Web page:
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Calculated Risk: NHLers Turn to Classic Game for Entertainment on the Road

The back of the team plane is known for its high stakes poker games. The front, however, that's where you can find the NHLers who partake in a game of Risk.

WASHINGTON, D.C. — The rhythms of the road can grow tedious for any NHL player, between bus rides and plane flights and endless afternoons cooped in hotel rooms, so everyone passes the time with different activities. Card games are most common—poker, euchre, a derivation of spades called Snarples. Some binge-watch Netflix movies and TV shows. For almost a decade, Sidney Crosby and Marc-Andre Fleury waged battles against fellow Pittsburgh teammates in SOCOM U.S. Navy SEALs on their PlayStation Portables. Others pursue educational enlightenment with books.

And then there are rare breeds like Joe Thornton. For the last five seasons, the shaggy-bearded Sharks center has ended virtually every evening on the road with the same ritual, indulging a childhood pastime now available in app form on his iPad. “Playing Risk,” says Thornton, “it’s a perfect night before you go to bed.”

You remember, of course. The Hasbro board rendered with a world map, segmented into territories such as Western United States, Middle East and Greenland. The plastic, monochromic army pieces—infantry and cavalry and cannons destined to conquer. When he was younger, Thornton spent many summer nights playing Risk with his older brothers out by their backyard camper in St. Thomas, Ontario, casting die until the sun went down. Now he logs online and anonymously faces random opponents around the actual globe. “It’s a timeless game,” Thornton says. “I love it.”

Rick Nash knows. As teammates in Switzerland during the 2004-05 lockout, Thornton roped him into regular combat at their apartment. There weren’t many English channels on television and HC Davos only had games twice a week. “A lot of downtime,” Nash says. “Geez, we probably played three times a week. Sometimes we’d play for a few hours and just leave the game setup on the table and come back next time. Sometimes you don’t even finish in a night.”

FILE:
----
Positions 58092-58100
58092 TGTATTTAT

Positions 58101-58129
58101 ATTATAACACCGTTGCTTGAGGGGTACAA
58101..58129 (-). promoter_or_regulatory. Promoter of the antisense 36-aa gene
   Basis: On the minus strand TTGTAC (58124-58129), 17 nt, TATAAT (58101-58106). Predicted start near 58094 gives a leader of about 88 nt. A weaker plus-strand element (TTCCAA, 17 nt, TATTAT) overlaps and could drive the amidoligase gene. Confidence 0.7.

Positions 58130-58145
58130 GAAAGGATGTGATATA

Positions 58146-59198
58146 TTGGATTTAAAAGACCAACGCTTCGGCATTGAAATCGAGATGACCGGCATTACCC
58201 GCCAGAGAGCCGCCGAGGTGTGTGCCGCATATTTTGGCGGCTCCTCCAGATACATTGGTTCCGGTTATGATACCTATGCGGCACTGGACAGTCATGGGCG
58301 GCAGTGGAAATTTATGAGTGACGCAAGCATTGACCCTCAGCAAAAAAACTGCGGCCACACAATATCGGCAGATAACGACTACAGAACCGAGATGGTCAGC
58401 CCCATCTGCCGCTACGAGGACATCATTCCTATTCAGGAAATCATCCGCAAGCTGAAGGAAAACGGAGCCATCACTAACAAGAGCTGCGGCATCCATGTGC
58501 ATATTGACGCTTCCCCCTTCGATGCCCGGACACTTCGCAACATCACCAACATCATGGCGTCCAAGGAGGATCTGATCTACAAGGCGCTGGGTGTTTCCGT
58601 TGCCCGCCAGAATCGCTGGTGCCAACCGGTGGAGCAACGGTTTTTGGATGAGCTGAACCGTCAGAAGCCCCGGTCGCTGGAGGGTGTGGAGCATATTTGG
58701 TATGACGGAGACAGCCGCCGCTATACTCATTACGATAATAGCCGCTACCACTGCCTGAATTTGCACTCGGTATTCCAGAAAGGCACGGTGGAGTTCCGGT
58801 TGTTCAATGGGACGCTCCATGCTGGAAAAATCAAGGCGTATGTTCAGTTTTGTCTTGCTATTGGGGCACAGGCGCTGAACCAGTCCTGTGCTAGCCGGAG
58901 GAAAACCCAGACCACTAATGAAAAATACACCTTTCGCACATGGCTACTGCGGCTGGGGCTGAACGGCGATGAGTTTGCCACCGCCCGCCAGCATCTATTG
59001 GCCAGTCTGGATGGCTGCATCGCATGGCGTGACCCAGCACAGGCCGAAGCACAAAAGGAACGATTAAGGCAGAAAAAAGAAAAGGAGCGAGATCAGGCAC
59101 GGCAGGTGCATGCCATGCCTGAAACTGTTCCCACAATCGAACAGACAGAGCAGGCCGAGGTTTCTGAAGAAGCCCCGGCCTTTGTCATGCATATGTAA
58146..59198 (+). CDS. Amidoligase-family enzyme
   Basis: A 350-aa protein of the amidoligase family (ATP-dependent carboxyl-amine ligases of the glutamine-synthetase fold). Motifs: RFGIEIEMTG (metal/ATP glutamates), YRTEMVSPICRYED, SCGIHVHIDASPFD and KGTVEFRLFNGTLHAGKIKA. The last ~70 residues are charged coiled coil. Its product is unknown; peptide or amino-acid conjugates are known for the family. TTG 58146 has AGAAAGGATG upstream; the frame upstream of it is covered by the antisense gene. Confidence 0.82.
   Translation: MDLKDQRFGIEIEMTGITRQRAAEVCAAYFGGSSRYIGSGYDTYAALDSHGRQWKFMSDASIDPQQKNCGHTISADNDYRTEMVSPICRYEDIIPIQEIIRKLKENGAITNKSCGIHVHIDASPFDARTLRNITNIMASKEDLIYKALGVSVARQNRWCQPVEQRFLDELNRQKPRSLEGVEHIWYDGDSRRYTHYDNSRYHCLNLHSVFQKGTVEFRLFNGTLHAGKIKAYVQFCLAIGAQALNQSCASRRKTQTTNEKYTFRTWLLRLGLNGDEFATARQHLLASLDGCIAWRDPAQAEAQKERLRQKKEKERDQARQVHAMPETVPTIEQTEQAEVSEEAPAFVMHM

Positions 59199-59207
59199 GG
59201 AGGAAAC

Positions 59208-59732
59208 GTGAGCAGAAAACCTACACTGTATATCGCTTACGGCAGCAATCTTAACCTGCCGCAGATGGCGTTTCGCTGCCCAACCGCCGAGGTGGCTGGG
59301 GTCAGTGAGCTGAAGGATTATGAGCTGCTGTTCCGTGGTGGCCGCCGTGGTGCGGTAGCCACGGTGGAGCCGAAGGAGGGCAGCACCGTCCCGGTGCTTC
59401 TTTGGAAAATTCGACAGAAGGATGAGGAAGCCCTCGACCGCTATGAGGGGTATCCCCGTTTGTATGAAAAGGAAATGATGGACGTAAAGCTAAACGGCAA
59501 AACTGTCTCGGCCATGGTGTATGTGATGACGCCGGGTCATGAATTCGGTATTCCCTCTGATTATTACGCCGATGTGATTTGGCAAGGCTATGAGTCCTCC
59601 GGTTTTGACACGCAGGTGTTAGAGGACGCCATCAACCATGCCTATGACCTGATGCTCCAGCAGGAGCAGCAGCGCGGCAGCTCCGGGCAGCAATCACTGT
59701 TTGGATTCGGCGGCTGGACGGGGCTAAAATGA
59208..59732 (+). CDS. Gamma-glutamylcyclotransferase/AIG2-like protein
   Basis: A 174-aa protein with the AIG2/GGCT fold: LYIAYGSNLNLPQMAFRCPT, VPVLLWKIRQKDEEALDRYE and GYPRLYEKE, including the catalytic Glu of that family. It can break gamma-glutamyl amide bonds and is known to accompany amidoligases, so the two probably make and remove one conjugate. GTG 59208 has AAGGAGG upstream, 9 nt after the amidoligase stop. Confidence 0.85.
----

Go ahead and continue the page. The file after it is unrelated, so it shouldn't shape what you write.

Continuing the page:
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Indeed, the actual board game can become a drawn-out affair—not unlike, say, Monopoly—which is why Thornton prefers the app, where initial setups are randomized, dice rolls are automated and matches rarely last longer than an hour. He’s hardly alone too. On an early-December afternoon following practice at the Washington Capitals’ facility, forward Jay Beagle sips a protein shake and stretches on the locker room carpet. “I’m really good at conquering the world,” he explains, with all the nonchalance of a seasoned general. “It’s a gift.”

Beagle wasn’t always blessed with such tactical acumen. A technological troglodyte who owned a flip phone nicknamed Flipper until several years ago, he at first had to borrow an iPad to join several teammates in their Risk games over Bluetooth on team flights, because they needed one more to avoid using the finicky CPUs. He had heard of Risk but never played before. This led to him getting smoked. “But I learned the ropes,” Beagle says. 

Much of his domination education can be traced to a single source. Former Capitals forward Eric Fehr can’t remember how he got into online Risk, but convinced defenseman John Carlson to join. Together they played so much that both ascended to world-ranked status on the app, though Fehr can’t remember how high. Like some sort of strategy sensei, Fehr and Carlson helped Beagle along and then released him into the world.